Is there a trick to making a rolled cake and not having crack on you when you roll it I have a good recipe for a red velvet roll but it alway



Cannizzo January 12, 2012
I tried all of those and still my cake don't look like the picture but I will have fun keep trieing thank you all
creamtea January 12, 2012
I make chocolate rolls for birthdays; they usually do have a bit of a crack.
It's a good idea to trim away the very edges of the four sides with a very sharp knife so it's not crusty.
For chocolate rolls, it's nice to replace the confectioner's sugar that you'd sift onto the tea towel prior to inverting, with cocoa. Just sift it right on in the rough dimensions of the sheet pan. Makes for a nice matte surface. Later you can shake the towel outside (or into the garbage for apt. dwellers). The dry cocoa that remains on the towel will wash right out in the laundry.
Esther P. January 12, 2012
Yes, Mary Berry's method is the usual for making a Swiss roll- parchment paper with a bit of caster(superfine) sugar on it, turn out the warm sponge onto it, rollit up while it's warm, lave it to cool, gently unroll, fill and reroll. It have the joy of Mary Berry every evening on tv here in the uk at the moment! A charity celeb bake off series is airing at the moment!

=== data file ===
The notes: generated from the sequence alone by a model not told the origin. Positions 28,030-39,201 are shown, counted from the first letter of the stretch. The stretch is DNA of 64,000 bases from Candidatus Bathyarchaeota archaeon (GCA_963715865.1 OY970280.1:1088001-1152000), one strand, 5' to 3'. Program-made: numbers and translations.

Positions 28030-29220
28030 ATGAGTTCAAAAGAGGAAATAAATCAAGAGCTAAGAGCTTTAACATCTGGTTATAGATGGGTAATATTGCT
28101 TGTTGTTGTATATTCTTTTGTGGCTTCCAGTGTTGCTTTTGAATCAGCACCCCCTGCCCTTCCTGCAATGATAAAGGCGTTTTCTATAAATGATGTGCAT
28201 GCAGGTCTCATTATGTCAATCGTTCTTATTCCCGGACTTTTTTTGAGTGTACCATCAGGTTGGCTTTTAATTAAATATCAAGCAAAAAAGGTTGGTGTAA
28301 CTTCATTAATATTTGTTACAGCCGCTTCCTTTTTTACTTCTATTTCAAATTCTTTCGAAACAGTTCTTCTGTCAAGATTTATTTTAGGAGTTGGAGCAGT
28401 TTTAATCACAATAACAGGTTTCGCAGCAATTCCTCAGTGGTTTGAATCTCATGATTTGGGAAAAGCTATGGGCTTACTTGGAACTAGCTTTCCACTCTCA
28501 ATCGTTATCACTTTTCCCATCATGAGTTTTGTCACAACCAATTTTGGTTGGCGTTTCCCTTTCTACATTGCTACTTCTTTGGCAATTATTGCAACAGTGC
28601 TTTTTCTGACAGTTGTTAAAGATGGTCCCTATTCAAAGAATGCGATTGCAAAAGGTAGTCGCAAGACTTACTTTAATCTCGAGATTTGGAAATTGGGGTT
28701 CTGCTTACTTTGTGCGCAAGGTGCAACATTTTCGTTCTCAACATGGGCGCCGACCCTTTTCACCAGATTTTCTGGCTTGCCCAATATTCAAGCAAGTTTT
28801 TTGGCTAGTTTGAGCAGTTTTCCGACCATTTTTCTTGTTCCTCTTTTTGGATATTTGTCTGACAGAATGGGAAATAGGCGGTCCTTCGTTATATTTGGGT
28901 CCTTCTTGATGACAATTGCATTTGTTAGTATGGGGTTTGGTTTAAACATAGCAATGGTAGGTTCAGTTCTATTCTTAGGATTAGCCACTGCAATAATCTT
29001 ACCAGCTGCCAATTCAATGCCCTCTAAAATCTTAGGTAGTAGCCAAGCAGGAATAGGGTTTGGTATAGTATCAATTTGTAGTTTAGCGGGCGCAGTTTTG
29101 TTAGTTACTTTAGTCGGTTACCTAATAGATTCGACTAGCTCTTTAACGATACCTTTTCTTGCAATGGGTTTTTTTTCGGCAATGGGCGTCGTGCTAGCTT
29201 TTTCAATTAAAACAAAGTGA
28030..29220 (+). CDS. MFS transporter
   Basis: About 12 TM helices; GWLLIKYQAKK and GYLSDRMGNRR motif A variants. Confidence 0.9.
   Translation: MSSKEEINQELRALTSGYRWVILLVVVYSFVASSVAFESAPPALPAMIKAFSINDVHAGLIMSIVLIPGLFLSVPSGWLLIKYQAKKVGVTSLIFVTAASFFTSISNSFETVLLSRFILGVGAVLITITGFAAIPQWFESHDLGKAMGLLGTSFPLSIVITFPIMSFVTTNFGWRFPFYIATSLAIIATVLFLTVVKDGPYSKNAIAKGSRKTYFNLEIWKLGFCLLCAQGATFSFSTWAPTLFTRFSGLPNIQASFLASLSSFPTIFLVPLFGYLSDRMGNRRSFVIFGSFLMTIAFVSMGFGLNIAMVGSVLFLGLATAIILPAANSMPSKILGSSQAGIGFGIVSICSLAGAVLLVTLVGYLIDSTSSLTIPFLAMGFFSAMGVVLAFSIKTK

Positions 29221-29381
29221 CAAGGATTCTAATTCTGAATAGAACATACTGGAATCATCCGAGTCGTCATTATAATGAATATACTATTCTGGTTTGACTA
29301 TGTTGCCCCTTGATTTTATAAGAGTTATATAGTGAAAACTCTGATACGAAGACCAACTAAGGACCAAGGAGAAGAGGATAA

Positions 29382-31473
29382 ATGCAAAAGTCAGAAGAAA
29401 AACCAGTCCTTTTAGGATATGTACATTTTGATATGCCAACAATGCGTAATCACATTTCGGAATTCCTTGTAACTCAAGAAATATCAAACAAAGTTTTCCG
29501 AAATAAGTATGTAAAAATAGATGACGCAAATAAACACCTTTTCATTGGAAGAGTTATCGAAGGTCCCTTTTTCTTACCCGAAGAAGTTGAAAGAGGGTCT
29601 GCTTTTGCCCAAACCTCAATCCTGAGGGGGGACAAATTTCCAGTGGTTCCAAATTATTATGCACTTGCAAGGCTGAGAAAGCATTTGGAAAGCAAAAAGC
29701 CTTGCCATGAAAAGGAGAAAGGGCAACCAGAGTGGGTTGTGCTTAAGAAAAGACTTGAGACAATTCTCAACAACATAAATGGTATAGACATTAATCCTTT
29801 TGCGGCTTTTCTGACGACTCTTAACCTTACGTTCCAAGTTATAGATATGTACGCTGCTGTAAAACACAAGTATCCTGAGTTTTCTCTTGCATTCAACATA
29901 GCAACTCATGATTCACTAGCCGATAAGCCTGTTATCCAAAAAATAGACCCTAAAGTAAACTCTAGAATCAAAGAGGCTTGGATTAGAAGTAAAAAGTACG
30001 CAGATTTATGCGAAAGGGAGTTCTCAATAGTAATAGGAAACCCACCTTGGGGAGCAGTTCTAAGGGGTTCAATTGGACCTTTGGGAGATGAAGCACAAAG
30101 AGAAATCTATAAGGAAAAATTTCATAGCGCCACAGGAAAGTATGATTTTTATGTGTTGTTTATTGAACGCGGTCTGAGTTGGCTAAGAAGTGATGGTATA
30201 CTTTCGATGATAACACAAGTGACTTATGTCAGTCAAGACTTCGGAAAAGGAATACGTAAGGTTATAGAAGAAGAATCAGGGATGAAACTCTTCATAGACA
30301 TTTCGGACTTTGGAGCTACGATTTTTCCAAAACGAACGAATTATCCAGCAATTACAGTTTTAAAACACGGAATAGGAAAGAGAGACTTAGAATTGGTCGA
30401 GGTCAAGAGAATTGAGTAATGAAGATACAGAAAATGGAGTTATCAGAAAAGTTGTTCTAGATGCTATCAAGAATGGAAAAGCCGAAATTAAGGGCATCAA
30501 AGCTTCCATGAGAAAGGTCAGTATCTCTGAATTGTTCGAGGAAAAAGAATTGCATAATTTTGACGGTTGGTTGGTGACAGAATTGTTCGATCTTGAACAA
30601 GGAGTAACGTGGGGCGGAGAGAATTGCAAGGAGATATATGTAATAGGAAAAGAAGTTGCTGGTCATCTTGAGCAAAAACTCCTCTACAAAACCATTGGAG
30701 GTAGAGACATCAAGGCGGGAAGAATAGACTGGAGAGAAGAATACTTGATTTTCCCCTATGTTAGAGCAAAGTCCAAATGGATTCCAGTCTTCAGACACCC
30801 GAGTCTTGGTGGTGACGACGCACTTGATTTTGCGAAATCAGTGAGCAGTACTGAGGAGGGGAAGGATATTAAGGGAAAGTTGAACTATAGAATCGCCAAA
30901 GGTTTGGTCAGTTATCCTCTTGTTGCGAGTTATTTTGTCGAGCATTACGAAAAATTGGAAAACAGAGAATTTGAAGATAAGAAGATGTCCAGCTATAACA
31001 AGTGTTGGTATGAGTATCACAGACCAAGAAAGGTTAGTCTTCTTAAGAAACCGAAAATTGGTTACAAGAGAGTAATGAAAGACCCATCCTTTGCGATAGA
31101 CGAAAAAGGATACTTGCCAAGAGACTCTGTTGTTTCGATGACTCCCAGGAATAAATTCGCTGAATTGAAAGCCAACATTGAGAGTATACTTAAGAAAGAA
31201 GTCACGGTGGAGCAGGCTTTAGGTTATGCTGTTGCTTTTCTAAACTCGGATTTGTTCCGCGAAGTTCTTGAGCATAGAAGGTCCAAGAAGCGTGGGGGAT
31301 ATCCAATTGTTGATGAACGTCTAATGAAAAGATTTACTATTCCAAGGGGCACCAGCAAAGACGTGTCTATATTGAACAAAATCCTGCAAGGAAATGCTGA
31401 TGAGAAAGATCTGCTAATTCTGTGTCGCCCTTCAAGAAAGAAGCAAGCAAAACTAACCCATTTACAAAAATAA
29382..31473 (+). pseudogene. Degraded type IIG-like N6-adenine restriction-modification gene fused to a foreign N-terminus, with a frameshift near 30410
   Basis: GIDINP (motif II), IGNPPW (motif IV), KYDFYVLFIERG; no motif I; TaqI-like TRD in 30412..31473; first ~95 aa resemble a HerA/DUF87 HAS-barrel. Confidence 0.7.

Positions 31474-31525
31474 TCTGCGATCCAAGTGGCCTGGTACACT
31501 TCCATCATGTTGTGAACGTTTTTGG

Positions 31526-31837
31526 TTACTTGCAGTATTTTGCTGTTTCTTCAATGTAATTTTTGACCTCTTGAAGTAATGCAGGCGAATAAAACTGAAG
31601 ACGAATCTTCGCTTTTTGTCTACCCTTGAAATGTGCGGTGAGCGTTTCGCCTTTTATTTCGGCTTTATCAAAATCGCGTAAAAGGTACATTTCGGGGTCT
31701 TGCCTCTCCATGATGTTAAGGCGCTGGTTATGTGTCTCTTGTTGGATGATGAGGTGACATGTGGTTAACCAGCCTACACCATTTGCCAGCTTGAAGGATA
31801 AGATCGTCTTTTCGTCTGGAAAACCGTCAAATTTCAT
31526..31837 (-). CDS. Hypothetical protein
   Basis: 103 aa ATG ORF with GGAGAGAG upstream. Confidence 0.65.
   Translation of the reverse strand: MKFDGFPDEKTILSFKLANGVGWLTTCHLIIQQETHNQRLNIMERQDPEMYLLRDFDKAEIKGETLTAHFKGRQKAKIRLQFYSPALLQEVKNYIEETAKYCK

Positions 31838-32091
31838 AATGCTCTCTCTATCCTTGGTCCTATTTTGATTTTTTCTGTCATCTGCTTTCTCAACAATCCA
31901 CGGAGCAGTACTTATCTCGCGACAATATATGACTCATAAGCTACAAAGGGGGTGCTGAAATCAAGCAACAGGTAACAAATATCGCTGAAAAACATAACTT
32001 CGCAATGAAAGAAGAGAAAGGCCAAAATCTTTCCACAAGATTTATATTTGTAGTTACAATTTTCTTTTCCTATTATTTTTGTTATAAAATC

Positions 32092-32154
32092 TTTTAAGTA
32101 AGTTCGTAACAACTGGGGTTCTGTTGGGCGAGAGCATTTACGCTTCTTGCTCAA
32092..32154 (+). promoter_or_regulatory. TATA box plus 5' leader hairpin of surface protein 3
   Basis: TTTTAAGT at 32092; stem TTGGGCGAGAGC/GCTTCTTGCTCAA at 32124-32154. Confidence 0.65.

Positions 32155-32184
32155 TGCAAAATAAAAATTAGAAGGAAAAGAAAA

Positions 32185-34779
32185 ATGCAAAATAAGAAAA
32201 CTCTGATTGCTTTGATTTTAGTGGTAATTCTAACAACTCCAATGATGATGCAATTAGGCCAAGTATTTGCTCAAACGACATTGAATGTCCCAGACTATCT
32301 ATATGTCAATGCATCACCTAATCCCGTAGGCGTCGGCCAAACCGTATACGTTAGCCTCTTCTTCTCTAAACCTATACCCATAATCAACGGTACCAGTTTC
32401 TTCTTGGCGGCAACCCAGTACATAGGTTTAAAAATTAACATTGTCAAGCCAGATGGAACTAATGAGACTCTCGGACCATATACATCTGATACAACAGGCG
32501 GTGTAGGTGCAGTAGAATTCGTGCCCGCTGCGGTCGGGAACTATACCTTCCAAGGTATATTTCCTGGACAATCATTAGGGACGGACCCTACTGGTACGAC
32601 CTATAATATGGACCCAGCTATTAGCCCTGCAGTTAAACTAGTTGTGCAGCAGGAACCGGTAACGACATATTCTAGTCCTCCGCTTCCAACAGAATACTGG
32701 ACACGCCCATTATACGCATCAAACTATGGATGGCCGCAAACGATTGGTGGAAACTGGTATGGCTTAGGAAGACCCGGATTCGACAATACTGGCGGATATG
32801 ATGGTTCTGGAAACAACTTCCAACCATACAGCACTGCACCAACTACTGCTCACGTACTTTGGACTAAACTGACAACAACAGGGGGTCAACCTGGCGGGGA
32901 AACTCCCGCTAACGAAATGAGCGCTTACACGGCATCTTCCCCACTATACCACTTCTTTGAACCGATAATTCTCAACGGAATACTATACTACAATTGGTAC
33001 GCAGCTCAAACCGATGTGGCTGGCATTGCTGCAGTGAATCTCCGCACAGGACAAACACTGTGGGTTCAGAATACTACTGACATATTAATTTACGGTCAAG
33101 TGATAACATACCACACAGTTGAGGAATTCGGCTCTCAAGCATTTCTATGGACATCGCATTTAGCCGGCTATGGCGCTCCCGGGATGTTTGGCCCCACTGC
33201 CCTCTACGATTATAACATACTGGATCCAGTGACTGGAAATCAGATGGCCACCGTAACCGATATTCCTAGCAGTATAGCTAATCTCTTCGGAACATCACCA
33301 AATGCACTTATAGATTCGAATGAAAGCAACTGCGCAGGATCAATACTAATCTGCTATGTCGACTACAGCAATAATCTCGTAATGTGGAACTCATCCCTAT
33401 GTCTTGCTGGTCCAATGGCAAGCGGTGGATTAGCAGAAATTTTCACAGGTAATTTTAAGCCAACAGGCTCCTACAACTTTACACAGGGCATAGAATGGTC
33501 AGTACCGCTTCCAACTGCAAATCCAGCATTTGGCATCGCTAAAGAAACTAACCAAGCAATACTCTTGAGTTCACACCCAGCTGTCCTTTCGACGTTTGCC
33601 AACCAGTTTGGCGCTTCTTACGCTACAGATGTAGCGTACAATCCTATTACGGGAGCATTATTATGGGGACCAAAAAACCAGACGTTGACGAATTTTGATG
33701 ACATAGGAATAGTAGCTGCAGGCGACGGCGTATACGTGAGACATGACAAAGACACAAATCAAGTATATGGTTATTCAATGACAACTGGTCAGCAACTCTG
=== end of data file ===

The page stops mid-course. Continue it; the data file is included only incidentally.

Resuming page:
Cannizzo January 12, 2012
Thank you for all your help the cake looks good even with cracks
Hilarybee January 12, 2012
I would look into English baker Mary Berry's advice. She is famous for her chocolate roll- and has appeared on the Great British Bake off. She usually does have a crack or two, and I think that's part of the charm. I know she uses a piece of parchment to help roll the cake and seal it up. That's what I do, too.
hardlikearmour January 12, 2012
Do you cool the cake flat then roll it, or do you roll it warm, then unroll, fill and reroll after it's cooled? Cake stiffens as it cools, so it's going to crack less if you roll it warm. See directions here:
Lay out a (very clean) kitchen towel and dust it with powdered sugar. When you take the cake out of the oven, immediately invert the sheet pan over the towel. While the cake is still warm, roll your cake with the towel. The cake will be more pliable when it's warm, and will hold the shape as it cools (the towel will act like a placeholder for your filling!). When the cake is fully cooled, unroll it gently from and it should still have a slight curve, allowing you to fill as normal, and then neatly roll right back up for a tasty and lovely treat!
susan G. January 12, 2012
I don't know the trick, but we made one recently. It cracked when rolled -- the frosting covered the imperfections and careful placement on the serving plate helped too. Probably taking it out of the oven a little sooner would have left it more pliable, but it was so pretty and so delicious, nobody cared!
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